In his foreword to the catalogue of Maze's first New York exhibition in 1939, Winston Churchill wrote, "His great knowledge of painting and draughtsmanship have enabled him to perfect his remarkable gift. With the fewest of strokes he can create an impression at once true and beautiful. Here is no toiling seeker after preconceived effects, but a vivid and powerful interpreter to us of the forces and harmony of Nature".


And, at the time of Maze's exhibition in Paris in 1945, his friend Segonzac wrote, "Paul Maze is above all an intuitive artist; he is the antithesis of the contemporary school of painting which wishes to ignore nature and to practice an art of the laboratory. Paul Maze's Norman origin, his childhood spent in the region of the estuary of the Seine, classifies him with the painters of Honfleur, Rouen, Havre. Jongkind, Boudin, Claude Monet are his visual ancestors; and, like them, with his 'gris colore' he is the poet of the sky and water. Marvelously gifted, overflowing with life, his talent evokes wonderfully everything that is fluid, mobile and living in Nature."


Such were the opinions of two of Paul Maze’s contemporary artists: one a professional, the other a gifted amateur.


In 1950 Maze married Jessie and they moved to Treyford in Sussex. He often said that "Painting was about being in love" and his wife, a Highland beauty with flowing red hair, was both his muse and the subject of the ‘Jessie Pictures’, considered to be some of his finest work. Jessie reigned with a calm serenity over the secluded world which they shared with three King Charles's spaniels and two cats, also the subject of many pictures. Maze believed that "Painters are born, not made" and "The greatest teacher is nature", so it was perhaps to be expected that it was in Sussex that he developed an affection for drawing landscapes and rural scenes.


He visited New York in 1952 on the occasion of his first one-man exhibition at the Wildenstein Gallery in New York and, on his return to London, recorded the funeral of HM King George VI. He was appointed the Official Painter of Queen Elizabeth II's Coronation the following year.


Maze loved life and his joie de vivre and enthusiasm comes through clearly in his art. His work has the freshness and exuberance of a true French Impressionist, the home of his youth. But his art is equally at home on the coastline of Normandy, the countryside of England, or indeed in the teeming metropolis of New York. However, he is best known for his quintessentially English subjects: the social scene, particularly military and sporting occasions, such as racing at Royal Ascot and Goodwood, the Henley Regatta, yachting at Cowes, the Horse Guards on parade or the Trooping of the Colour and other London scenes which he captured with great spontaneity and freedom.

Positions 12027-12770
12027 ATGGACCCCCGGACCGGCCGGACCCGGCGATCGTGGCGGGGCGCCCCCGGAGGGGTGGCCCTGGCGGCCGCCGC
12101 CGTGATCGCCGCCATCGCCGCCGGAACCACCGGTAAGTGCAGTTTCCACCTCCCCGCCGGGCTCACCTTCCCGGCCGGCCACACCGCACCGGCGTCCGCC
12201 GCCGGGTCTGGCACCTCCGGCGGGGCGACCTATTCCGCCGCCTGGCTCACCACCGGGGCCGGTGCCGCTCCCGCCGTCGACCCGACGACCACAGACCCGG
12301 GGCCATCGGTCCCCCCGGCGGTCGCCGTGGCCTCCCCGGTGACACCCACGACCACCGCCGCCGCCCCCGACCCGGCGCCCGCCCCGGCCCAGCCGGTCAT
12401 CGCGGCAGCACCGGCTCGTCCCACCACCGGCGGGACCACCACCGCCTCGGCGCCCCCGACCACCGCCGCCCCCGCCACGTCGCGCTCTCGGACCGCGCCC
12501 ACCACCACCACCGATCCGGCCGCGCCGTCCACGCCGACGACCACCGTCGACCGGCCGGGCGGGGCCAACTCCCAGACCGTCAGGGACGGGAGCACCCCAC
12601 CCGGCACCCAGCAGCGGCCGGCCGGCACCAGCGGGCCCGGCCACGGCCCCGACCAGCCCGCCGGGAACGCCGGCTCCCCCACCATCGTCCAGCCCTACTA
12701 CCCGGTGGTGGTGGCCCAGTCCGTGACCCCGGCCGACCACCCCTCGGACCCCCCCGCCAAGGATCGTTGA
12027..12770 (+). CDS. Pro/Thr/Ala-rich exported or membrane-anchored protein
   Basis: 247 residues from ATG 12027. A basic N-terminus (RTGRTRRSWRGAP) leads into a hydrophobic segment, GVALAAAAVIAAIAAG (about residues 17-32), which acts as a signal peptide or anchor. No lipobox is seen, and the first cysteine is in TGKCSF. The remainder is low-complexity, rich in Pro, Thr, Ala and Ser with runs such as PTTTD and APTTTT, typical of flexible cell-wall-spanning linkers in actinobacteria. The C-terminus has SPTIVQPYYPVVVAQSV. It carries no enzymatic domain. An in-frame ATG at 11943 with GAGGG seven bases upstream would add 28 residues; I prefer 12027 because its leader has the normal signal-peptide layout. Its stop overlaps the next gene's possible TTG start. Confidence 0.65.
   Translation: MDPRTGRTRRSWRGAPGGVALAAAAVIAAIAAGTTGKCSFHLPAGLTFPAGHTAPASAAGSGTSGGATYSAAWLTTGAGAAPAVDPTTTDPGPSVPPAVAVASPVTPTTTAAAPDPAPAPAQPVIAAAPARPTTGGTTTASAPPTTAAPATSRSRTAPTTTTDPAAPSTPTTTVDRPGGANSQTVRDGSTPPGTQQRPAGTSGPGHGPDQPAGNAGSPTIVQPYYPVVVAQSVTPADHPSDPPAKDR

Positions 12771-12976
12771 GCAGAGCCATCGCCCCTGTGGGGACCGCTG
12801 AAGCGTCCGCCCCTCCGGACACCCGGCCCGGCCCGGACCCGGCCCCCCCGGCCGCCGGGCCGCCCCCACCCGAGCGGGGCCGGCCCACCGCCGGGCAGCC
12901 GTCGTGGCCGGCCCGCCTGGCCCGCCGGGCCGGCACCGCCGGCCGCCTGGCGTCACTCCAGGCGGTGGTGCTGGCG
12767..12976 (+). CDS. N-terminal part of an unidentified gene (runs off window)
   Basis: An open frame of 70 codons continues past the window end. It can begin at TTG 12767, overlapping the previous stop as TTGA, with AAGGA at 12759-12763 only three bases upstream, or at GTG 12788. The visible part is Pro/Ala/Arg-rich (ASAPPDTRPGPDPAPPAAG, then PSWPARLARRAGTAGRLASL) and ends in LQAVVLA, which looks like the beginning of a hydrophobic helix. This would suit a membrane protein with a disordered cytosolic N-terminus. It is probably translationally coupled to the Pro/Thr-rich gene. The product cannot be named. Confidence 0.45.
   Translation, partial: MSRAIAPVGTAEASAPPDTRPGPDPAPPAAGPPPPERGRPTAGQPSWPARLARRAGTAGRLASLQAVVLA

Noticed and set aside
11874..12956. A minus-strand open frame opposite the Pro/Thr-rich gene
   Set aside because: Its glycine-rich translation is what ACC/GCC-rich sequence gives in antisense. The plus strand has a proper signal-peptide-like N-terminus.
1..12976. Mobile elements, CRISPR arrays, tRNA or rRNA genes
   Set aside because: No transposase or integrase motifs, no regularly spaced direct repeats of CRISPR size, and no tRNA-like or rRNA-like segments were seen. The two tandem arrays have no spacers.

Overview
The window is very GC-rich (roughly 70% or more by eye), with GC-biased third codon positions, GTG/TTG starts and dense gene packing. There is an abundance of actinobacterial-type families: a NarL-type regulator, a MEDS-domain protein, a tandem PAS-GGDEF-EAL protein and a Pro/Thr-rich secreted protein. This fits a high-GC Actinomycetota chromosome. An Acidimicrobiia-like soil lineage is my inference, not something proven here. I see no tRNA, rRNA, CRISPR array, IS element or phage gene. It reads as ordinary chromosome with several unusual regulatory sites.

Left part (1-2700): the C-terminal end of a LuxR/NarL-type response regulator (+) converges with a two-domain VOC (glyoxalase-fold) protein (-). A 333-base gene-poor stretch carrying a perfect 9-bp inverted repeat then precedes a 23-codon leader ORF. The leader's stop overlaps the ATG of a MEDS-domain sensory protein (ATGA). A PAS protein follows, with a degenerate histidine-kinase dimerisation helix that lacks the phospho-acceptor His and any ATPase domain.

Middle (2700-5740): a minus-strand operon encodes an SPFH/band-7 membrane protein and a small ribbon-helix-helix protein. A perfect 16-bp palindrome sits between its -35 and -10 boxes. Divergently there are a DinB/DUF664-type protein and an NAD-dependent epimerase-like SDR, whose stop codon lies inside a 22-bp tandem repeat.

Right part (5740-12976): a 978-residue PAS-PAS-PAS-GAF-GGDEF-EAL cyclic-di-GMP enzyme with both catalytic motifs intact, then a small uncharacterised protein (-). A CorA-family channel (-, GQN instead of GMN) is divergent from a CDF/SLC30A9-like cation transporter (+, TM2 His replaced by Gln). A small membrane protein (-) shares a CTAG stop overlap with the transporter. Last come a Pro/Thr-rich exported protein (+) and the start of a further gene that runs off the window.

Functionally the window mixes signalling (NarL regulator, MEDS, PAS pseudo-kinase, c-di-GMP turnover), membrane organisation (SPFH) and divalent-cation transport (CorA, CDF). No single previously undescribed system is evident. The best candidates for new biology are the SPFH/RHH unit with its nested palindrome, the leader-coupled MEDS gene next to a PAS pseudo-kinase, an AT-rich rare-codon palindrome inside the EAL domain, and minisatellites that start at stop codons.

In London Maze held exhibitions at the Marlborough Gallery and a major retrospective Paul Maze and the Guards at Wildensteins in 1973. His skill as a pastellist brought him world renown and 1983 saw major exhibitions of his work in New York and London. In the same year Anne Singer published a biography of his fascinating life in ‘Paul Maze. The Lost Impressionist’ (Aurum Press, London, 1983).


Maze contributed in a singular way to the advancement of art by offering a profound understanding of simple beauty expressed through the special quality of pastels. The unusual lightness and translucence of the medium suited his temperament and subject matter perfectly. Shortly before the Second World War Churchill had written of him, "He is an artist of distinction whose keen eye and nimble pencil record impression with revealing fidelity”. To those who knew him well, and his friends included many of the masters of 20th century art as well as great figures such as Sir Winston Churchill, the man and his work were a delight.


He died at the age of 92 in 1979 with a pastel in his hands looking out onto the Sussex downs. His work is to be seen in many major galleries including The Tate, Fitzwilliam Museum, Cambridge, Glasgow Art Gallery and Museum, and in private collections worldwide, including that of HM The Late Queen Mother.


The Lady Soames DBE, Churchill’s daughter, in a 1989 speech about the artists who influenced her father, said that, “The famous French artist Paul Maze was a painting companion. The ‘Cher Maître’, as we all came to call this charming man, remained a regular visitor to Chartwell for many years”. And in Thadée Natanson's book on important contemporary artists, ‘Peints à leur tour’, published in 1948, his chapter on Maze is entitled ‘Le charmant Paul Maze’. Indeed charm, taste, sensitivity and finesse are all characteristic of Maze’s work.


The University of Richmond, Virginia, USA held a retrospective exhibition, An Impressionist in England, in his honour in 2000.



            
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Paul Lucien Maze's Timeline

1887
1887
Le Havre, Normandy, France
1920
1920
Age 33
1922
1922
Age 35
Argyllshire, Scotland
1979
September 17, 1979
Age 92
Treyford, West Sussex, England